THE EFFECTIVE CEO III::: Expect Icebergs

Posted: February 22, 2011 in Business, Corporate, Financial

I worked for few years during my university days and few months after graduation before setting out to be my own CEO. And since then, I have been in a position where in I get to advice a lot of my friends (that are in high paying jobs and wonder how I keep up with the low income from my business) on how it’s a SINK or SWIM game. The number of people I advice increased within the first 18months of operation when my business began to experience landmark growths and expansions despite my own icebergs. This section of Pastor Dele’s ALGORITHM perfectly describes part of the strategies I applied then, so I believe you’ll find it very resourceful.

No enterprise is unsinkable; the Titanic sank its first time out. Plenty of entrepreneurs have made and lost millions on their rise to the top.
But when you act like a CEO, you’ll create such a solid foundation and framework for your business that only en enormous iceberg could knock you off course.

  • Assess your strengths and challenges: The stability of your business comes not only from how you handle day-to-day routines, but more importantly, from how you engage your strengths when an iceberg pops up unexpectedly. Challenges may involve limited expertise, competition or getting along with a difficult client. By knowing what you have in reserve and frequently reassessing the waters ahead of you, you can manoeuvre with confidence. Be honest with yourself. A fair, honest assessment will help you develop the necessary strengths or marshal the outside resources you’ll need.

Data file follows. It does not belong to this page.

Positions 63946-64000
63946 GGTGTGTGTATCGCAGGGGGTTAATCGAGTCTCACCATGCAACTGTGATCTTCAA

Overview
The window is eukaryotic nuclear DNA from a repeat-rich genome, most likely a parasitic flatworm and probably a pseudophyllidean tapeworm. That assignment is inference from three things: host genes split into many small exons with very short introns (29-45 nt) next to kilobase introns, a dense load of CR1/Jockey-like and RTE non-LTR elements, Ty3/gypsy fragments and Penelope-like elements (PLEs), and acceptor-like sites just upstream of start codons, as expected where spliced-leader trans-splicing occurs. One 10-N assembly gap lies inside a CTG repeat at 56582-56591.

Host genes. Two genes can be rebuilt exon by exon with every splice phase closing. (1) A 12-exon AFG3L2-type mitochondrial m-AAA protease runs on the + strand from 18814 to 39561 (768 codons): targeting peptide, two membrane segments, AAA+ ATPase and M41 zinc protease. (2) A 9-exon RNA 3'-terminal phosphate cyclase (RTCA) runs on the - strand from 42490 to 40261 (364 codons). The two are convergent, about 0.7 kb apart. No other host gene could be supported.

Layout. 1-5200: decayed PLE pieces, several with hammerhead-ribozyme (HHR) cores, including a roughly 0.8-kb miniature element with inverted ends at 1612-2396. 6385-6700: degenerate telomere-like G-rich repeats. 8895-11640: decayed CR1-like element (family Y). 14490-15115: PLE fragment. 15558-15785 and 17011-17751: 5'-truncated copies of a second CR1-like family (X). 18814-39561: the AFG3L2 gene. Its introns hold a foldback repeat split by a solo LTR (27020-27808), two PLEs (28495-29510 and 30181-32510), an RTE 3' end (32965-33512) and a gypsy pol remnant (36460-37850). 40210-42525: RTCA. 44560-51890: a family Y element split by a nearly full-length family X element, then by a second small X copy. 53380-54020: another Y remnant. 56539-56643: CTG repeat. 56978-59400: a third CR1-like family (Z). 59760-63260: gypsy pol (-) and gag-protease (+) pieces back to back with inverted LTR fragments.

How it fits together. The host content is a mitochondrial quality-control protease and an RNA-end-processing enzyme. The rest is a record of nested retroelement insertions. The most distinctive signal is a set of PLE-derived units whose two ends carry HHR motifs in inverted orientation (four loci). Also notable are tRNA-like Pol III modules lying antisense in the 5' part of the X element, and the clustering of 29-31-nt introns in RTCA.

• Be willing to risk hitting icebergs: You have to sail before you can fail. You can manoeuvre around icebergs, but if you never leave the dock, you’ll never have an enterprise to keep afloat. If you’re not out there in a big way, you won’t risk but you also won’t win. Often it’s not hitting the iceberg but the fear of hitting it that drowns you. How many people resist changing jobs only to realize after they do that it was the best decision they ever made?
  • Have a rescue plan: Knowing and planning for the worst contingency alleviates the worry that can prevent you from making bold choices. When I start out in business knowing you wouldn’t sink entirely will give you courage.
  • Write your rescue plan: Look at your savings, your earnings and how long you’ll need to float your business before it generates adequate income. You’re probably in better shape than you suspect. If not, you have two choices:
    • Go all in any way or
    • Set a reasonable time period to succeed then engage your rescue plan. Just don’t bail out too early or too easily. Either way, atleast you’ve launched your ship.

Do you think you need to quit what you are doing and do something better with you skills? Think again! When done, you can give me a call and we can chat and see what you can fashion out before planning to hit the iceberg.

  1. […] This post was mentioned on Twitter by Dele Odufuye, Dele Odufuye. Dele Odufuye said: THE EFFECTIVE CEO III::: Expect Icebergs […]

  2. segunakiode says:

    Courage is not the absence of fear but the ability to confront your fears! I like this part so much “Often it’s not hitting the iceberg but the fear of hitting it that drowns you. How many people resist changing jobs only to realize after they do that it was the best decision they ever made?” Great post!

  3. Reblogged this on myonpointeventz and commented:
    Food for thought….

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